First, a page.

NorthStar ADK/Pack Canoe Advice

I am looking at the Northstar ADK. I mostly paddle in a small river, no real current to speak of. My husband is worried a speeding bass boat will go by, water will come over the edge and I sink, or I will tip over easily. Is this a realistic concern with these boats?

Hard to know how to answer that. What kind of boat are you paddling now? I have a couple of light, composite pack canoes including a Nstar Firebird. They all have very good secondary stability, paddle nicely with a double sitting low on the floor and I don’t think they are particularly prone to being swamped. I believe the ADK is one of Nstar’s more stable canoes, not particularly slim and racy; shouldn’t be too easy to sink unless the local boaters are extremely reckless. Since it is light the wind can push you around a bit if you are small, but you can always add a little weight. Seems as though speeding boats would be a problem for anyone if it’s a common occurrence. Then again, by choice I mostly stay off the waters that power boats use.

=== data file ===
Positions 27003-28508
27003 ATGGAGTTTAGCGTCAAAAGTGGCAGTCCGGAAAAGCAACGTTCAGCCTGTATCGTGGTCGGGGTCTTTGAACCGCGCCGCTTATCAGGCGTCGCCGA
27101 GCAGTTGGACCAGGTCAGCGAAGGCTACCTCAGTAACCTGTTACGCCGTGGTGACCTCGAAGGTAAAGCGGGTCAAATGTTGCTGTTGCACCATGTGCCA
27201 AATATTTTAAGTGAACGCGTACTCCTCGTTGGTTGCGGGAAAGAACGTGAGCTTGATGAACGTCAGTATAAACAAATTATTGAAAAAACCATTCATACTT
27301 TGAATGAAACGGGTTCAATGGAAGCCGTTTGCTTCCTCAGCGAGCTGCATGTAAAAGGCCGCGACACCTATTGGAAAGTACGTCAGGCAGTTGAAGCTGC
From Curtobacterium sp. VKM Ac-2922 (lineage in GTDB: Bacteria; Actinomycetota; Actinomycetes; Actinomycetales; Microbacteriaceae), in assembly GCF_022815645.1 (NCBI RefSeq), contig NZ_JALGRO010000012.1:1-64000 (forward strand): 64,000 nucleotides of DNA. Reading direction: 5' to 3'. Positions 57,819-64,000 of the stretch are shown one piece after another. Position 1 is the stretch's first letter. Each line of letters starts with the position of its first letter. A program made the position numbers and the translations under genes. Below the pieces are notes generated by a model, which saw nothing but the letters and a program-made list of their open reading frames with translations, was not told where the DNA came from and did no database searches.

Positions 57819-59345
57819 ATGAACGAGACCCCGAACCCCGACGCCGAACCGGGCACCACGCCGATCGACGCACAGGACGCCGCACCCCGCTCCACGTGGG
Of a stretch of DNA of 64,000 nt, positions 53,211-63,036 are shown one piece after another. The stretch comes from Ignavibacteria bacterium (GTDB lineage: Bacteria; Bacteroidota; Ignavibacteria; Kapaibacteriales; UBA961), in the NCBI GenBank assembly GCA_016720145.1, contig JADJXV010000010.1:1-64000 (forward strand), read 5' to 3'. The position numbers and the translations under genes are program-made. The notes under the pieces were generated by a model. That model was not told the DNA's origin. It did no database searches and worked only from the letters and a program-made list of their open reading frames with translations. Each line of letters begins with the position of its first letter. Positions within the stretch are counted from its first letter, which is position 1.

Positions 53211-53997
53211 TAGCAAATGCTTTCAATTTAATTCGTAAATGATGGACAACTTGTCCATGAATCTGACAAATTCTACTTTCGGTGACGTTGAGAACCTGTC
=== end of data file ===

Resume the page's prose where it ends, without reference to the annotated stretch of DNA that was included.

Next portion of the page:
As long as your load is within the recommended 250 pound limit I see no reason to avoid the ADK. Boat wakes are rounded waves; canoes ride up one side and down the other. With any canoe it’s helpful to point the bow into big boat wakes. The rounded hull of the ADK will help let waves that hit you broadside pass under the boat and the relatively full (not skinny) ends will also help it ride over waves. I have a solo canoe that’s on the shallow side and it has never been a problem plus it helps quite a bit in keeping the boat from getting blown around by wind. It’s darn near impossible to fall out of a boat when you’re sitting on the floor.


Agree with @Curlymoe that the ADK is relatively stable. The Pack version, with a floor mounted seat, is even less “tippy” due to the lower center of gravity. Still, the sheer at midships is just 11 inches, and the freeboard will be less depending on load. That’s not out of the ordinary for a pack boat, but it’s definitely vulnerable to mishandled boat wakes.
To manage risk: (1) wear a good PFD, (2) don’t overload the boat, (3) distribute weight evenly (a 75 lb Labrador in the bow might not be the best idea), (4) be aware of what’s going on around you (no boat naps in higher use areas!), and when you must deal with a wake, turn the bow toward it so the boat intersects the wake at a 90 degree angle when it arrives … no worries, ADKs turn easily.
Here is a short introductory video from ACA.


Agree with the responses above. Unless conditions are extreme where you paddle, the ADK would serve you well. I really like mine.